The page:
Cookies are great. Cake can be incredible. But when you want a truly spectacular, melt-in-your-mouth, flavor-packed dessert that’s seasonal, comforting, and filled with memories and emotions — and even some fruit — nothing compares to pie.
It might be the lemon meringue pie your grandma used to bake on your birthday growing up, or the rhubarb cream pie your mom baked without fail as soon as the weather started warming up each spring, or maybe that pecan pie you just couldn’t wait to dig into during the holidays. Whatever your slice of choice might be, pies provide unique flavor combinations, tastes, and textures you just can’t get anywhere else.
And, even more importantly for so many of us, pies also bring back thoughts of people and places and times in our lives we just don’t get with other desserts. Pies truly are an incredible treat, both in the summer and fall, when they’re filled with fresh in-season fruit at the peak of ripeness, and all year-round, when they fill our hearts with joy and take our taste buds to places no other dessert is capable of reaching.
Here’s a look at some of our favorite types and varieties of pie (including two that may not be actual pies) — the pies with the longest histories, the most interesting back stories, and the ones we go back to for a slice of life.
Our favorite types of pies
Once a popular breakfast dish, apple pie is believed to have been created in the 1500s and later brought to the United States by English immigrants. This sweet yet tart holiday essential quickly became the most popular flavor of fruit pie in America, and was beloved by a number of former Presidents, too, including Ronald Reagan, Bill Clinton, and Barack Obama. Apple pie also became an enduring symbol of national pride when World War II soldiers told reporters they were fighting in the war for the protection of “mom and apple pie.”
As easy as pie: Use Granny Smith or Golden Delicious apples. Serve warm, topped with a giant scoop of vanilla ice cream. Oddly, apple pie pairs incredibly well with cheese.
A Fourth of July staple due to its unique blue color and ideal summertime taste, blueberry pie originated in the 19th century and was inspired by the cooking habits of the Native Americans. For the best tasting blueberry pie, always soak the berries in a bit of water, sugar, and lemon juice. This maceration process softens the fruit and enhances its natural sweetness, juiciness, and flavor.
As easy as pie: Serve at room temp with an ample amount of whipped cream.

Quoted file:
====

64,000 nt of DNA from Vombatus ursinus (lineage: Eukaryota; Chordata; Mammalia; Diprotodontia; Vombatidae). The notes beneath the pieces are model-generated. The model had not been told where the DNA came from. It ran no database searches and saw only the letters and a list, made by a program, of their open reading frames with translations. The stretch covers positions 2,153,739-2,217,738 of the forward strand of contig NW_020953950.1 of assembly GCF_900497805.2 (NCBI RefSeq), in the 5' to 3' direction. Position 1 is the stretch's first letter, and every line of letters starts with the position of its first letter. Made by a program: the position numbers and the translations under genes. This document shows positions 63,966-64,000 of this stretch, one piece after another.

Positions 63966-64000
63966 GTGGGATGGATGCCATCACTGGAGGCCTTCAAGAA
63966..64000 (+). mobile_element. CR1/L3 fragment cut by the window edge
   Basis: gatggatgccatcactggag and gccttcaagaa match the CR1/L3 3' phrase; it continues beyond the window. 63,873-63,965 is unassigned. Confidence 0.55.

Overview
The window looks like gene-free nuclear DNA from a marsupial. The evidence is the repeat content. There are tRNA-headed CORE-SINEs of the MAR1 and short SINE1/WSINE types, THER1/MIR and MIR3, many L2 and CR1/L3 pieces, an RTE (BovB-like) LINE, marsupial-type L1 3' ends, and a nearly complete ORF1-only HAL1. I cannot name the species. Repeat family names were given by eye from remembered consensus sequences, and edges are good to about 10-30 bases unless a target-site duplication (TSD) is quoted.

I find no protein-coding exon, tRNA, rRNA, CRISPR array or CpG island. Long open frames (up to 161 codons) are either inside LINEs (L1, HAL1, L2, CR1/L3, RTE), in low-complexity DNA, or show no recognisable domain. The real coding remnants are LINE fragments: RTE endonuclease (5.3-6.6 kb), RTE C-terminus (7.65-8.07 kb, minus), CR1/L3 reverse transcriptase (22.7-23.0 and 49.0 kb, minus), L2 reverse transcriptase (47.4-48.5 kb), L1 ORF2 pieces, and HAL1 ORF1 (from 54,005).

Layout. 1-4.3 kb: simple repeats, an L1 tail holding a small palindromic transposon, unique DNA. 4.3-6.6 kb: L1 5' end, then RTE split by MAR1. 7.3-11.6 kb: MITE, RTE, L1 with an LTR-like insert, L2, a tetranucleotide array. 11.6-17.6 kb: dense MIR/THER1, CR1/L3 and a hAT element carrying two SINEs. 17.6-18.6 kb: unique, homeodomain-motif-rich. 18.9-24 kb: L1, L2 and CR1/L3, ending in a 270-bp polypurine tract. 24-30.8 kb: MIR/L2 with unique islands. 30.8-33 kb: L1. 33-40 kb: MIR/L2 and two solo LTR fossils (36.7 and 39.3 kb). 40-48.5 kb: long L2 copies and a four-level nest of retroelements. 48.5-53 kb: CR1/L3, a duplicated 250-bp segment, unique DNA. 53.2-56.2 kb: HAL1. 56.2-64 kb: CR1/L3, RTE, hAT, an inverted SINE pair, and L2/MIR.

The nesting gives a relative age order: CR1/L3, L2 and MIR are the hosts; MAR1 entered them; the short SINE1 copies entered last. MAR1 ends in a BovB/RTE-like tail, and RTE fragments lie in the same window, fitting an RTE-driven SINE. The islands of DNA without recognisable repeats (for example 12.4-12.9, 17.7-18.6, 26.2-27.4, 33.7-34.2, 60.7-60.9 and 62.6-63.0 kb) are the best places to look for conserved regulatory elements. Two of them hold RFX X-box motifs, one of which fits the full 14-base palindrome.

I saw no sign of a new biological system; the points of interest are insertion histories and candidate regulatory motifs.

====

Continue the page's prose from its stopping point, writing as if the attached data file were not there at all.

Fun fact: Almost all blueberries from the U.S. are grown in just eight states: Washington, Georgia, Michigan, Oregon, New Jersey, California, North Carolina, and Florida.
One of the oldest varieties around, cherry-based desserts date back to the time of ancient Greece and were popular throughout Europe in the Middle Ages. Today, cherry pie is popular year-round but most common during the summer months, when cherries are in season and the vibrant red, luscious, and gooey dessert can take the starring role at any number of backyard barbecues, picnics, and family gatherings.
As easy as pie: For the best cherry pie dough, use a blend of butter and shortening instead of just one or the other. For the filling, use naturally tart Montmorency cherries. If you’re in a rush, a bent paper clip can serve as a DIY cherry pitter.
One of the most refreshing desserts around, especially on a hot summer day, peach pie has existed since the 14th century but didn’t become an American institution until the 1800s, when production of the fruit fully blossomed in the South. With hundreds of different types of peaches out there, the flavor of these pies can vary widely: Some are made with grilled peaches and have hints of smoky char, some are spiced with cinnamon and nutmeg, and some are even super hot and can be made with jalapeño and habanero peppers.
For those who love peach pie, your chance to celebrate it is Aug. 24 — National Peach Pie Day!
Easy as pie: Serve with a drizzle of caramel sauce and a cold glass of milk.
This mouthwatering variety of pie is unique from other pies in that the crust is typically baked first. A pudding-like mixture of milk, sugar, eggs, and other flavorings is then cooked on the stovetop until thick and poured into that pie crust to chill and set until firm. (A cousin to the cream pie, custard is also made with a mixture of cream, eggs, and sugar but is instead baked in the pie crust until the filling sets.)